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No study to date has compared multilocus variable-number tandem-repeat analysis (MLVA) and whole-genome sequencing (WGS) in an investigation of the transmission of Clostridium difficile infection. Isolates from 61 adults with ongoing and/or recurrent C. difficile infections and 17 asymptomatic carriage episodes in children (201 samples), as well as from 61 suspected outbreaks affecting 2 to 41 patients in 31 hospitals in the United Kingdom (300 samples), underwent 7-locus MLVA and WGS in parallel. When the first and last samples from the same individual taken for a median (interquartile range [IQR]) of 63 days (43 to 105 days) apart were compared, the estimated rates of the evolution of single nucleotide variants (SNVs), summed tandem-repeat differences (STRDs), and locus variants (LVs) were 0.79 (95% confidence interval [CI], 0.00 to 1.75), 1.63 (95% CI, 0.00 to 3.59), and 1.21 (95% CI, 0.00 to 2.67)/called genome/year, respectively. Differences of >2 SNVs and >10 STRDs have been used to exclude direct case-to-case transmission. With the first serial sample per individual being used to assess discriminatory power, across all pairs of samples sharing a PCR ribotype, 192/283 (68%) differed by >10 STRDs and 217/283 (77%) by >2 SNVs. Among all pairs of cases from the same suspected outbreak, 1,190/1,488 (80%) pairs had concordant results using >2 SNVs and >10 STRDs to exclude transmission. For the discordant pairs, 229 (15%) had ≥2 SNVs but ≤10 STRDs, and 69 (5%) had ≤2 SNVs but ≥10 STRDs. Discordant pairs had higher numbers of LVs than concordant pairs, supporting the more diverse measure in each type of discordant pair. Conclusions on whether the potential outbreaks were confirmed were concordant in 58/61 (95%) investigations. Overall findings using MLVA and WGS were very similar despite the fact that they analyzed different parts of the bacterial genome. With improvements in WGS technology, it is likely that MLVA locus data will be available from WGS in the near future.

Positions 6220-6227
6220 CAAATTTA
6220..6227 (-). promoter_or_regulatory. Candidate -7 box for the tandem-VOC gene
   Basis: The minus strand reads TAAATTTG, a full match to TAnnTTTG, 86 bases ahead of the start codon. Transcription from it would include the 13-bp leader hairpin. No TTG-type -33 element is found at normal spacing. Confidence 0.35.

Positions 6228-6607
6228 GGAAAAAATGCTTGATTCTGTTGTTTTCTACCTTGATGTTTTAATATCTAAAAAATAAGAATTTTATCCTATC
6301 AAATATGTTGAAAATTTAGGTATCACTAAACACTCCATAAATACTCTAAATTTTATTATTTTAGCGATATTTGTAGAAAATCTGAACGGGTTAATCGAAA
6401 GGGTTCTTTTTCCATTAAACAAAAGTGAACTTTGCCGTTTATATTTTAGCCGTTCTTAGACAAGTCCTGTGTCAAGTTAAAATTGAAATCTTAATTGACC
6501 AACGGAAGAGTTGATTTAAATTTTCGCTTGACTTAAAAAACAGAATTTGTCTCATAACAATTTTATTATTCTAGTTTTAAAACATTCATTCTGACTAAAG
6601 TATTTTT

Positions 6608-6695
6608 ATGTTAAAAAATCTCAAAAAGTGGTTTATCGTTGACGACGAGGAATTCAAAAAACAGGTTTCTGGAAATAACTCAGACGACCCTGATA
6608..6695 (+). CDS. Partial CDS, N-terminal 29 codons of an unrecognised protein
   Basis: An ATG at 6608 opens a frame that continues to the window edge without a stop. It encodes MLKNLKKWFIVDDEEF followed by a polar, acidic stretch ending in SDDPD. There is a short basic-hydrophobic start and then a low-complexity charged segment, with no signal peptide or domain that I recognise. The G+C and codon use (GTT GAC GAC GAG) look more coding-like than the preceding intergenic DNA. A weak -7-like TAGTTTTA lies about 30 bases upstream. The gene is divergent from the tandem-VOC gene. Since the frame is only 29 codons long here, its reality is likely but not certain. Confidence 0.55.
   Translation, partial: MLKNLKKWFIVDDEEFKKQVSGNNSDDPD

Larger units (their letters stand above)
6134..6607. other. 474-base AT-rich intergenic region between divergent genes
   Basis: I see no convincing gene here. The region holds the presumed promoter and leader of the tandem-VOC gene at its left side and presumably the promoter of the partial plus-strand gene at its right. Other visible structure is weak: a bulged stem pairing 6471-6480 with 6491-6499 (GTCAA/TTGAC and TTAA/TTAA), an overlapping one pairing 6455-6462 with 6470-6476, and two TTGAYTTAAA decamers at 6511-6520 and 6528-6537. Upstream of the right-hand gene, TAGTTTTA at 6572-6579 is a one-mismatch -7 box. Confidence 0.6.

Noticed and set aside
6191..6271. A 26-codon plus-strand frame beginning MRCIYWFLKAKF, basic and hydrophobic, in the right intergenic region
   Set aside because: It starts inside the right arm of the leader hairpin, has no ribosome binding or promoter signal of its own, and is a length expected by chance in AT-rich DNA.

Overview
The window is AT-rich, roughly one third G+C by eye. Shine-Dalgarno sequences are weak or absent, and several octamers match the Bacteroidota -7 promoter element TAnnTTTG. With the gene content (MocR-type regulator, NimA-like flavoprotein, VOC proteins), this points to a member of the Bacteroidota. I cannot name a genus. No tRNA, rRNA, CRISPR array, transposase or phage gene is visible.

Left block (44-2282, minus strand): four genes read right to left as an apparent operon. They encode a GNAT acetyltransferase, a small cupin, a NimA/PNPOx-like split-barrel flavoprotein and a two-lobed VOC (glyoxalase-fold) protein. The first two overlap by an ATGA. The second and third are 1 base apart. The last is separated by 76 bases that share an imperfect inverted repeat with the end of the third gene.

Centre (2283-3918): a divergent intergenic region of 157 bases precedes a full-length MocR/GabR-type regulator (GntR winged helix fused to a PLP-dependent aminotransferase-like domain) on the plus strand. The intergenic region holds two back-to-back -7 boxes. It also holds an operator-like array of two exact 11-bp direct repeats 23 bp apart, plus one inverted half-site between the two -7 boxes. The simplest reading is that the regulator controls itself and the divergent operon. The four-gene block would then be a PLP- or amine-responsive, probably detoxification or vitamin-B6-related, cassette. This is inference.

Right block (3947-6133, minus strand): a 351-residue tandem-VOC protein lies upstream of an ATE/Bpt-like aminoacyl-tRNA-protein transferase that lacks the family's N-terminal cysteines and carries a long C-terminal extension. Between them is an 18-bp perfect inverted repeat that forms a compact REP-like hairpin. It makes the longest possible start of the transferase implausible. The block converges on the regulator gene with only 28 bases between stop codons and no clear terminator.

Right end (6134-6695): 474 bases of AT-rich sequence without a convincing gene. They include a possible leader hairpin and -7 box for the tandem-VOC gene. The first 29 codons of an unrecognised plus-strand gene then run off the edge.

Original publication




Journal article


J Clin Microbiol

Publication Date





4141 - 4149


Adult, Clostridium Infections, Clostridium difficile, Disease Outbreaks, Humans, Infant, Minisatellite Repeats, Molecular Epidemiology, Molecular Typing, Sequence Analysis, DNA, United Kingdom